On the cover of September's W Magazine, Rihanna rightfully flaunts her crown. She stomped into 2016, releasing one of the year's strongest records. Anti was a marvel, a boozy origin story, an exhale. After her eighth album and seventh world tour, she deserves to open a bottle of Hennessy and twerk on her piles of cash. She's earned it. W's feature acknowledges her successes, calling her "pop's many-faced goddess." She encrusted her own throne and will sit (or slouch) on it however she pleases. She's spoiled, she's generous, she's caustic, she's fun: Rihanna is exactly who she wants to be and — refreshingly — she's never cared if that ends up being on- or off-brand. None of this is new, but W had 17 writers try to use their words to describe her myth. It's interesting enough, until the magazine's crowning turns into name-calling with racist implications. Rihanna, according to one of W's writers, is the "post-verbal popstar." "On her single 'Work,' Rihanna sounds like Charlie Brown’s teacher or a duck trapped in your neighbor’s apartment," writes Brian Moylan. "She doesn’t make sense as much as she makes noise, commuting a story not through words, but phonetic shapings that sound something like words left out in the rain, their definition bleeding out into each other until there is nothing but a string of guttural utterances set to a pulsating beat." Pause. A lot of Anti's appeal is that it allows Rihanna to whine, howl, bellow, and whisper. She's giving us the mythos to understand her reality — really feel it — and understand that it's a lot like our own. She, too, drinks too much and gets lost in memories about an ex. She's playful in the bedroom, but also distant in it. (Are you having sex this good? Am I? Is anyone?) But what shouldn't have to be explained is that, no, Rihanna doesn't just "make noise." She doesn't sound like a duck or a cartoon. Those "phonetic shapings" you hear? Those "guttural utterances"? That's called language. Just because Rihanna isn't meeting Moylan's mighty standard of pronunciation doesn't mean she's not saying anything at all. There are a lot of other offensive characterizations of her words: "Is she too lazy to enunciate? Too emotionally bereft to elucidate? Or too far out that she’s speaking some sort of alien tongue that she’s making up as she goes along, like Björk or Khaleesi?" Moylan outs the racial underpinnings of his own argument: That standard of pronunciation? It's pretty white. Beyoncé expertly weaves song lyrics with spoken word, Moylan says, but more importantly, "Taylor Swift sings with crisp pronunciation, just so you know which of her exes she’s dissing at any given time. And Katy Perry’s words provide more inspiration than all of the Minion macros that your aunt posts on Facebook." W's cutting characterization of Rihanna's sound is another entry into a longstanding dismissal of non-white music. Rihanna is from the islands; her musical heritage isn't the white pop princesses America praises, but ska, dancehall, and Caribbean pop. Maybe she is speaking in a tongue unfamiliar to Moylan, but it's not alien. It's island, it's Black, it's a part of cultures that exist in this world.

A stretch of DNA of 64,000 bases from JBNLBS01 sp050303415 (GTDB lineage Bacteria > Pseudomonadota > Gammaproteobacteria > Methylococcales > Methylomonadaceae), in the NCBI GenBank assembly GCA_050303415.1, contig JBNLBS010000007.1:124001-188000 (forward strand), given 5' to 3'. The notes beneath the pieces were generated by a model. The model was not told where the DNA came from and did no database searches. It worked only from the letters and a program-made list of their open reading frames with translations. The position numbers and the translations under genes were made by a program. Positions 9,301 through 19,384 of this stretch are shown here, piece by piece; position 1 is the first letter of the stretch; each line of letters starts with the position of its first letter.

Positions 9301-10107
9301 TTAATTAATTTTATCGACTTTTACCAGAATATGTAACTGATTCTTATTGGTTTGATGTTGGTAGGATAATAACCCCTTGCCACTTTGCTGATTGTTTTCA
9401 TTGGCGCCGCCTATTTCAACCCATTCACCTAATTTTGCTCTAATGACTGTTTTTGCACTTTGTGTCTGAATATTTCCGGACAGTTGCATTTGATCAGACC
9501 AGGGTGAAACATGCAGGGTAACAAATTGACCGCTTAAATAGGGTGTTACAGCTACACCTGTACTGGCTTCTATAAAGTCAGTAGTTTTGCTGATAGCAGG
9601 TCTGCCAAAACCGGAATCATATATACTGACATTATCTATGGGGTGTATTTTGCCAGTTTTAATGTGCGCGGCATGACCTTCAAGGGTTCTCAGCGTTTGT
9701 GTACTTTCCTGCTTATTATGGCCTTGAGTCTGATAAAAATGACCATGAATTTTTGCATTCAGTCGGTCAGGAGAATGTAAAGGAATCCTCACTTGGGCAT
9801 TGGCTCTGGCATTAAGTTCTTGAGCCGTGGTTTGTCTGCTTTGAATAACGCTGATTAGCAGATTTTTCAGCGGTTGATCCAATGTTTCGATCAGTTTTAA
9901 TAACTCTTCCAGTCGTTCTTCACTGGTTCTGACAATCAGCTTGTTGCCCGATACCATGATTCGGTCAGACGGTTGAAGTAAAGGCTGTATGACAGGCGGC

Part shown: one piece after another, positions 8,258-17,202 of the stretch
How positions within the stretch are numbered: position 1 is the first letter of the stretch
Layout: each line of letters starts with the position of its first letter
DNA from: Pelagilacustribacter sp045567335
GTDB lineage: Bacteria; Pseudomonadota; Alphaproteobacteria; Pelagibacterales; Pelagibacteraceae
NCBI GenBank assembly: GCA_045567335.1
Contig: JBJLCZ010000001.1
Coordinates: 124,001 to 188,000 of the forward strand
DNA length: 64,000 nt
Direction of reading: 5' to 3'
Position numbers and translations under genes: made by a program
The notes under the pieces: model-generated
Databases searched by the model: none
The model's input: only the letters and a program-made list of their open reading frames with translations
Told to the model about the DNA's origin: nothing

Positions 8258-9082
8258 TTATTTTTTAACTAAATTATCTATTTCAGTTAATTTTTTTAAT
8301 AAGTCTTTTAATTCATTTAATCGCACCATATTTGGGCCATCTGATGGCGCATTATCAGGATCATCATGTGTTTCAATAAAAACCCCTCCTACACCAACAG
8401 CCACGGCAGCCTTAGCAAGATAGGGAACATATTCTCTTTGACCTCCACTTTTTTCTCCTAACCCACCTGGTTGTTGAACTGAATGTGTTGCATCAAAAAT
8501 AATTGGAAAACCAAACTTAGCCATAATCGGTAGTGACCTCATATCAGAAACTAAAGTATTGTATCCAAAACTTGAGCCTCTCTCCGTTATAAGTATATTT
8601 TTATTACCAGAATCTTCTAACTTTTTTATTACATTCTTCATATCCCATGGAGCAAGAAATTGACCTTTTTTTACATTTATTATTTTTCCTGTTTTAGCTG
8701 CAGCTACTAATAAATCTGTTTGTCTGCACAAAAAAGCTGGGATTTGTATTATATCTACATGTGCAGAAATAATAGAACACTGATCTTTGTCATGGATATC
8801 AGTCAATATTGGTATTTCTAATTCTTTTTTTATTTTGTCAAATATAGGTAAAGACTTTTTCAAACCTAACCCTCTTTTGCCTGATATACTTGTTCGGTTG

Birdman made the internet cackle when he told the hosts of Hot 97's The Breakfast Club to "put some respek on his name." It was funny when he sat in a chair, arms crossed, scolding his colleagues for making a joke of his reputation. "Put some respek on my name," he said. "When y'all say my name, put some respek on it." It was a funny moment, but one that's a reality: Non-white artists don't just sell singles and albums. They push for equitable representation of their culture and of themselves, too. Here's the truth: I don't know a lot about Caribbean pop and I didn't grow up listening to reggae at home with my parents. But I do know that something doesn't have to belong to me or fit neatly into my life to be important. Rihanna isn't some exotic animal that needs to be colonized or caged. This isn't My Fair Lady — her sound doesn't need to be toned or refined. Just because something didn't come out of suburban America doesn't mean it's otherworldly. Put some respek on the way Rihanna's voice repeats the word "work" and put some respek on her identity as an artist.